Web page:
Laws authorizing comprehensive supports and services for youth experiencing homelessness: 92% of metrics met
Preventing youth experiencing homelessness from coming into contact with the criminal and juvenile justice systems: 67% of metrics met
Providing unaccompanied youth experiencing homelessness the opportunity to seek legal independence and live independently: 88% of metrics met
Addressing the educational needs of youth experiencing homelessness: 100% of metrics met
Allowing youth experiencing homelessness to access critical supports and services: 67% of metrics met
Systems: 100% of metrics met
Environment: 94% of metrics met
State Score 2020: 84
State Ranking 2020: 2
Some areas where Washington has moved the needle relative to other states include laws authorizing comprehensive supports and services for youth experiencing homelessness, addressing the educational needs of youth experiencing homelessness, and promoting safety and inclusion by providing protections for LGBTQ youth within key state programs.
Law & Policy
The state has a state Runaway & Homeless Youth Act.
The state doesn’t consider running away a criminal offense.
The state allows shelters to take in homeless youth with a delay or waiver of notification requirements.
The state gives minors contract rights OR allows them to enter into binding contracts for certain purposes (e.g. necessities).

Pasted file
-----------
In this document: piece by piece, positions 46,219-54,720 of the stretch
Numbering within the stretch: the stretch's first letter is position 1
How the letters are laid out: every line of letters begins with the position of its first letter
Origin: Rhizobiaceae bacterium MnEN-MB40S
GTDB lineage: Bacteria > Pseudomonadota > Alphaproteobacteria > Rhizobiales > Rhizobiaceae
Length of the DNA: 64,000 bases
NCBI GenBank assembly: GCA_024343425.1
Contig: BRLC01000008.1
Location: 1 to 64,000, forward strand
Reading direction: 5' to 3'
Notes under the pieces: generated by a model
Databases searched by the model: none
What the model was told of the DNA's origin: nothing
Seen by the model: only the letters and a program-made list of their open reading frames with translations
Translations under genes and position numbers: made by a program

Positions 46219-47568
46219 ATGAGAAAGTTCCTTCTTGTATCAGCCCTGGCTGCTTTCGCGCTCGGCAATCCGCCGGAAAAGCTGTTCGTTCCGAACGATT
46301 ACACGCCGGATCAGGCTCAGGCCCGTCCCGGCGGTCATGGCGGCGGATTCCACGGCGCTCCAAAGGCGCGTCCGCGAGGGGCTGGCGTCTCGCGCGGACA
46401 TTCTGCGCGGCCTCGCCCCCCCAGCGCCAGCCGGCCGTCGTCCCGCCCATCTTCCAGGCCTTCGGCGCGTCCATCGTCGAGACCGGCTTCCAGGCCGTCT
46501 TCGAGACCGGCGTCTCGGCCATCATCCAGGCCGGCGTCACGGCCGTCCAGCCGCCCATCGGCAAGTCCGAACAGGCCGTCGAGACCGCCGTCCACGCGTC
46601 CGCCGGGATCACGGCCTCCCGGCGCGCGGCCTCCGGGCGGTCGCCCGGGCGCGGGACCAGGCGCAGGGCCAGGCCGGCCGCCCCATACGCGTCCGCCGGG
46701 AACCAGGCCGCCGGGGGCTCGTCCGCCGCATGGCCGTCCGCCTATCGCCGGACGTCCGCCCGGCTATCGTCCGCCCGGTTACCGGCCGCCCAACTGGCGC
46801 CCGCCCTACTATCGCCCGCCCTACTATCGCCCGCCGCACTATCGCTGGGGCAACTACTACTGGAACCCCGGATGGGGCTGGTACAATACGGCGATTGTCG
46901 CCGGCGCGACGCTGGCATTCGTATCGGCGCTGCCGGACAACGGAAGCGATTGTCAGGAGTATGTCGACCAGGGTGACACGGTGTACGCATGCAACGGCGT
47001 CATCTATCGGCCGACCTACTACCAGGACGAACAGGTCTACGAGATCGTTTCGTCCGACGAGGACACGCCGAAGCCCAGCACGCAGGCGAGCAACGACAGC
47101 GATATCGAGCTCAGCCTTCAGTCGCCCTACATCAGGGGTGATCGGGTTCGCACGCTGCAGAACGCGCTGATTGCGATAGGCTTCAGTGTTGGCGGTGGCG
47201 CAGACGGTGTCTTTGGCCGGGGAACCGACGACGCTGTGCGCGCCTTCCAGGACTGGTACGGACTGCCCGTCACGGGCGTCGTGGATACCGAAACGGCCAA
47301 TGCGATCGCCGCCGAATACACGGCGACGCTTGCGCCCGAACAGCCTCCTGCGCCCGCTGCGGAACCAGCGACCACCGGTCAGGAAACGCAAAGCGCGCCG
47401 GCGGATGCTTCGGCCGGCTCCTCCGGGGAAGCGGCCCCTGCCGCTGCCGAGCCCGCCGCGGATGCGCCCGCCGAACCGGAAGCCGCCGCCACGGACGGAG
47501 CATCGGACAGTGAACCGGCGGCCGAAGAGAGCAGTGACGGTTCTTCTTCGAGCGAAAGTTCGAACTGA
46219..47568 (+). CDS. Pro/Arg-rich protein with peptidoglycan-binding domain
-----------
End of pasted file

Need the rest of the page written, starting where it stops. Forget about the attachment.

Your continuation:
The state explicitly allows partial and alternative school credit accrual for homeless youth through regulations.
The state explicitly allows unaccompanied youth under 18 to apply for health insurance coverage (without parental consent).
There is a current state plan to end homelessness.
The state plan has a "youth" component.
There is a state entity (Office of homeless youth services, homeless youth state coordinator, commission on homeless youth, etc.) that focuses solely on youth homelessness.
The state maintains a community advisory board for youth that informs youth homelessness policy.
The state requires training about sexual orientation, gender identity and expression, healthy sexual development or issues specific to LGBTQ+ youth for staff working in RHY Systems.
The state establishes protected class status based on one's sexual orientation and gender identity for runaway and homeless youth programs.
Recommendations for Improvement
There is limited room for improvement throughout the metrics for the Evergreen State. State officials should focus on preventing interaction between youth and the courts system and allowing youth to access critical supports and services.
Law & Policy
The state should allow youth to use SNAP benefits to purchase hot restaurant or prepared foods.
The state should require permanency planning for committed adjudicated youth, provide transportation home after discharge from the juvenile legal system, and account for housing in transition planning.
The state should allow minors, regardless of their legal status, to consent to examination and treatment relating to a sexual assault (without parental consent).
The state should consider developing a public awareness campaign to draw attention to the issue of youth homelessness and build momentum behind the work to end youth homelessness.
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